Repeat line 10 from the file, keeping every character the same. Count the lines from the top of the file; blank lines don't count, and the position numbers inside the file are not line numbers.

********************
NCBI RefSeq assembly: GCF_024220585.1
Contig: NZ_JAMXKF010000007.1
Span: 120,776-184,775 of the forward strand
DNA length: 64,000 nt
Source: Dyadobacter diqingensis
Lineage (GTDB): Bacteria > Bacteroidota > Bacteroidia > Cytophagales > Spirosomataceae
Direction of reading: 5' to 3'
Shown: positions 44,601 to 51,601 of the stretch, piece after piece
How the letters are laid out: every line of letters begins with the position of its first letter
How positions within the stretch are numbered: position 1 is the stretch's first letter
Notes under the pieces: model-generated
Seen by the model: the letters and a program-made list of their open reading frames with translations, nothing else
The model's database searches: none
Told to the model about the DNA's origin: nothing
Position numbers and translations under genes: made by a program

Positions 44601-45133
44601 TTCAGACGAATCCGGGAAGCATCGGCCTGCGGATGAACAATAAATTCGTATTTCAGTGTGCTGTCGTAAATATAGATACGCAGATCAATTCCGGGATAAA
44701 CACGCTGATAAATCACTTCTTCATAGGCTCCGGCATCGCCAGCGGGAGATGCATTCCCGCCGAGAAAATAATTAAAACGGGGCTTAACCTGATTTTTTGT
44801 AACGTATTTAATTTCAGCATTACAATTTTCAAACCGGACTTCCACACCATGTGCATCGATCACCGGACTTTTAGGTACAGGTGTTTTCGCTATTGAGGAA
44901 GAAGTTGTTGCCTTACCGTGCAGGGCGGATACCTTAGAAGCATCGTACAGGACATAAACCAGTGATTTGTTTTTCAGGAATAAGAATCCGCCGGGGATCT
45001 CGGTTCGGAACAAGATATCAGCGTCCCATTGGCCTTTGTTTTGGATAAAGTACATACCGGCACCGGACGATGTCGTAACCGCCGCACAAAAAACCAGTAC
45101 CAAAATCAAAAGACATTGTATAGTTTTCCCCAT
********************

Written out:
How positions within the stretch are numbered: position 1 is the stretch's first letter